How Your Breast Milk Tastes When You're Pregnant

With the more moms practicing extended breastfeeding, it's highly likely that some of them will become pregnant again while they are still nursing. In fact, tandem breastfeeding, which is when you nurse two children of different ages at the same time, has become quite common. Your milk will likely go through a few changes once you are expecting, but the one question many mothers want to know is, "Does your breast milk taste different when you're pregnant?"

Before going into the flavor of your flow, it's important to note that the hormonal changes associated with a pregnancy will likely affect the amount of breast milk you produce. According to Kelly Mom, progesterone levels gradually rise during pregnancy, and it is theorized that this causes the mammary alveoli – the small cavities in the mammary gland where milk is produced and stored – to become leaky and unable to store milk well. When you are not pregnant, the production of your breast milk depends on the adequate emptying of your breasts. But the decrease in milk production during pregnancy can occur despite your child's continued or increased nursing frequency. Even so, the decrease in the amount of milk you produce doesn't necessarily change its taste. The flavor of your breast milk changes because your breast milk, itself, changes during your pregnancy.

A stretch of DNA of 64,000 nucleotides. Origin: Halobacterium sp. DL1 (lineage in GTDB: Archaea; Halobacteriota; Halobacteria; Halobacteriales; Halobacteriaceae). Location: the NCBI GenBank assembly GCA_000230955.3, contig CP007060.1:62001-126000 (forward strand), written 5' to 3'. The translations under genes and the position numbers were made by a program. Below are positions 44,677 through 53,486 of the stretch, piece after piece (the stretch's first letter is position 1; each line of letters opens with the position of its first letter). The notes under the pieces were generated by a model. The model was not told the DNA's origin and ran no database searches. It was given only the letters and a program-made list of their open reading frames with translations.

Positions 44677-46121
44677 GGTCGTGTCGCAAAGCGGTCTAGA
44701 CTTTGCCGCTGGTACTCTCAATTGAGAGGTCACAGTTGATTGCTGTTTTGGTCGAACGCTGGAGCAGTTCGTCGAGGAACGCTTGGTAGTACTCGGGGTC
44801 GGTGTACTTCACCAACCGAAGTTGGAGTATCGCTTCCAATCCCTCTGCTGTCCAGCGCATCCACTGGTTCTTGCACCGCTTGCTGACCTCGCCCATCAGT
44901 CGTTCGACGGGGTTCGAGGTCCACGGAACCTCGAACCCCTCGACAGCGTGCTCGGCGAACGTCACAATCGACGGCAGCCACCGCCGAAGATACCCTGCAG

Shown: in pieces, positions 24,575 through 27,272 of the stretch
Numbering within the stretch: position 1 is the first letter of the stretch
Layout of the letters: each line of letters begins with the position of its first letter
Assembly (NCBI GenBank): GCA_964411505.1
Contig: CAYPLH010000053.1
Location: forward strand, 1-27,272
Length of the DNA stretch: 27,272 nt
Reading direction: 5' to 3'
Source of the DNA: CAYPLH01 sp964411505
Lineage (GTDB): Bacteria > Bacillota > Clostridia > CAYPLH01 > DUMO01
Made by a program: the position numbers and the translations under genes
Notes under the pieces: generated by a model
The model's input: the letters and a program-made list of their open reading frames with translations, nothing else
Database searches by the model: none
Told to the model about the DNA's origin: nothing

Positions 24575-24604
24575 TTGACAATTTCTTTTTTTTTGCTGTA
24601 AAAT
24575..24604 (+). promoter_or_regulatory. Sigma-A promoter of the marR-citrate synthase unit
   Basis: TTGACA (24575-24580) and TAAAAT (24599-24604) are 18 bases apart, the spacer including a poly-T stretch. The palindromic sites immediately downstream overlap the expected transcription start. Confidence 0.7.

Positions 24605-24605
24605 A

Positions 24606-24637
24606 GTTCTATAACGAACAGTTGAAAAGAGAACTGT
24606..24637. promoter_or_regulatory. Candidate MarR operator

As IBCLC Anne Smith told the website Breastfeeding Basics, sometime in the second trimester, breast milk begins to change over to colostrum, the nutrient packed "first milk" that the body produces for newborns. Colostrum is not as sweet as mature milk, and your baby may notice the difference. According to the website Breastfeeding Place, a decrease in lactose and increase in sodium may also cause the milk of a pregnant mom to taste more salty than usual.

Even though a number of older babies begin to wean during this time, many don't mind the change in taste or amount and will continue to nurse as usual. It is perfectly safe for you, your older baby, and the baby you are expecting if you wish to continue to breastfeed while pregnant. Smith added that breastfeeding during your pregnancy will not deprive the fetus of essential nutrients, nor will it put unnecessary stress on your body. You also shouldn't worry about your older baby finishing off all of your newborn's colostrum. According to Breastfeeding Place, your breasts will continue to make colostrum until after your new baby is born.